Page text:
By Aliyah Ibrahim
The wealth of the world is divided in two: almost half going to the richest one percent; the other half to the remaining 99 percent. The World Economic Forum has identified this as a major risk to human progress. Extreme economic inequality and political capture are too often interdependent. Left unbridled, political institutions become dented and governments overpoweringly serve the interests of the few to the detriment of ordinary people. Extreme negligence of the people is not inevitable, and it can and must be reversed quickly, especially in Nigeria, if we must make progress as a people.
Some economic inequality is essential to drive growth and progress, rewarding those with talent, hard earned skills, and the ambition to innovate and take entrepreneurial risks. However, the extreme levels of concentration of stolen wealth in the political class occurring today in the country threatens to exclude millions of Nigerians from realizing the benefits of their talents and hard work. Every day, Nigerians hear and read reports of the tons of money tagged stolen by the political elite, who bail out themselves with one quarter of the money stolen, yet people are hungry, there is no electricity to produce, children are out of schools, doctors are on strike and workers’ are not paid salary.
OXFAM in their paper, “WORKING FOR THE FEW” world report, put the result of these political excesses thus: “The consequences include the erosion of democratic governance, the pulling apart of social cohesion, and the vanishing of equal opportunities for all. Unless bold political solutions are instituted to curb the influence of wealth on politics, governments will work for the interests of the rich, while economic and political inequalities continue to rise.”
Therefore, left unchecked, the effects are potentially undeniable, and will lead to ‘opportunity capture’ in which the lowest tax rates, the best education, and the best healthcare are claimed by the children of the rich. Hence, Instead of moving forward together, people are increasingly separated by economic and political power, inevitably heightening social tensions and increasing the risk of societal breakdown.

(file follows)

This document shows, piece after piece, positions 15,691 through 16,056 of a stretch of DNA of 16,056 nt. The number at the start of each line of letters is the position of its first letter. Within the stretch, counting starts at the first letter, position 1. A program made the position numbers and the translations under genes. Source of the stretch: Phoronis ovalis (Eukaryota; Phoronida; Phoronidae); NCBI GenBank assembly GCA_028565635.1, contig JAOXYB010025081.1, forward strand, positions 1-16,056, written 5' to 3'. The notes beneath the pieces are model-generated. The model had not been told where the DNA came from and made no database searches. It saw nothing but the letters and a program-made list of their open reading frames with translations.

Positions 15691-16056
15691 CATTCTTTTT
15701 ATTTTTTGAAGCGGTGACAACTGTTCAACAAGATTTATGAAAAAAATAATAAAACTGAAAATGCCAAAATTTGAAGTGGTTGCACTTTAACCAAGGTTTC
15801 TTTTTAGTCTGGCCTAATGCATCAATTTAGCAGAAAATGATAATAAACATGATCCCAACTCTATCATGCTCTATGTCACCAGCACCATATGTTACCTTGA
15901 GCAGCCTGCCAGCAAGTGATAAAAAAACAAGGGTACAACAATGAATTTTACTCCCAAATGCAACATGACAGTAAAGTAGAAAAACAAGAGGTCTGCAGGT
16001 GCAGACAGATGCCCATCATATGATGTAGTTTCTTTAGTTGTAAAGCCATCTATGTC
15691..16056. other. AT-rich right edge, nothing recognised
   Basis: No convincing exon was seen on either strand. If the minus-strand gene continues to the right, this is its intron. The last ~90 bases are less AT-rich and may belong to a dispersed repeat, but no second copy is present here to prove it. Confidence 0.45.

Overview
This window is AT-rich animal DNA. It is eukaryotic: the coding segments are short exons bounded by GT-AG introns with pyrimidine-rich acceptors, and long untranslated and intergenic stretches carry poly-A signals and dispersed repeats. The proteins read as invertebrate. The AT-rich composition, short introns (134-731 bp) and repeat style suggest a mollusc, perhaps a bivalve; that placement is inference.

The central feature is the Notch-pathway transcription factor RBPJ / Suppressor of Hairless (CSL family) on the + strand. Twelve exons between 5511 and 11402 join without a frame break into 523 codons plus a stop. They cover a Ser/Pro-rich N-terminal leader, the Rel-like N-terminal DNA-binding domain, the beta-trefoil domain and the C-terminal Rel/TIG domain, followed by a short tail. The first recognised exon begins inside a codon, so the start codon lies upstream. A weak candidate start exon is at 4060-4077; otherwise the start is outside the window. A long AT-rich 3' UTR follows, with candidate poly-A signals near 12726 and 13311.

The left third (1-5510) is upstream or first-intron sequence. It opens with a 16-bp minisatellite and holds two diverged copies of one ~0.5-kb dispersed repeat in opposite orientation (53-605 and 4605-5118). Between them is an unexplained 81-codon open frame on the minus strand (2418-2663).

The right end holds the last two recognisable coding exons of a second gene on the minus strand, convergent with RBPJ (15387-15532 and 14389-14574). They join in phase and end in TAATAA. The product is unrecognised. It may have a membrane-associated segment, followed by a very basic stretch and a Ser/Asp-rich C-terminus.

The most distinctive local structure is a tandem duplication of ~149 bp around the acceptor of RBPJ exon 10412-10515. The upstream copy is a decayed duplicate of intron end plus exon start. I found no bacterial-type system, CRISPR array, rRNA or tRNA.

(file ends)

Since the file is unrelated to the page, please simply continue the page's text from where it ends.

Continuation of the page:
The 2016 budget has been tagged with controversy since inception and has attracted diverse views, opinions and debates throughout the whole country. After a questionably long and dramatic pause, Mr. President presented a N6.08 trillion budget to the National Assembly and then announced that his administration will implement social welfare programmes to create employment for the masses. Nigerians were momentarily thrilled and hoped the “CHANGE” agenda will bring the much-needed respite, but that was before a bomb shell was dropped on Nigerians with the headline “2016 budget is missing”. At first, one would think that was a huge joke? But apparently it was not. Nigeria, a leading nation in Africa should not be caught in that kind of unimaginable callousness and carelessness. Questions arose from all angles of the federation as accusations and counter-accusations traded places.
However one fateful day, the ‘lost’ budget magically reappeared and one couldn’t help but wonder why the government would want to question its citizens’ intelligence. New developments unveiled more insight on the matter as the legislature pointed accusing fingers at the executive and vice-versa. It became clear that the law makers who are supposed to represent the people’s interest were busy removing crucial projects from the document and dubiously replacing them with so-called ‘constituency projects’.
Nigeria is going through extremely difficult and perilous times with Mr. President’s anti-corruption war to stamp out perfidy and impunity from the land. This must continue but should be free of dubious political manipulations. The country must move forward regardless of the set-backs brought about by the on-going Senate President Bukola Saraki alleged false “declaration of assets” groups bent on crippling the country’s economy, senseless terrorist attacks with no clear objectives and the most recent outrageous budget padding scandal.
The House of Representatives has been embroiled in a crisis of credibility since the former chairman of the House Appropriation committee, Abdulmumin Jibrin broke the news and shared disheartening sleaze going on in the House headed by Yakubu Dogara. Mr. Dogara and three others have been accused of allocating projects worth N40 billion to themselves but counter-accusations swiftly surfaced that Mr. Jibrin himself ‘padded’ to the tune of N4.1 billion as ‘constituency projects.’
The real questions are “if Mr. Jibrin had not been relieved of his duty as chairman, would these information ever have gone public? Is budget padding legal? Nigerians should not be taken for fools because we are certainly not fools. Budget padding and mis-appropriation of funds is not a new topic but this doesn’t mean it should be allowed to persist.
The concept of political greed in Nigeria has clearly taken a new dimension, even in this season of ‘change’ and economic hardships that Nigerians are facing. One would have thought that the treachery and unabated corruption in the Parliament will reduce in the face of current economic realities. Nigeria currently suffers insecurity, extreme poverty, unprecedented economic challenges and if our leaders cannot be trusted to put the people and nation first before self, then we must redefine the meaning of democracy. We cannot continue to have a government of the few, by the few and for the few.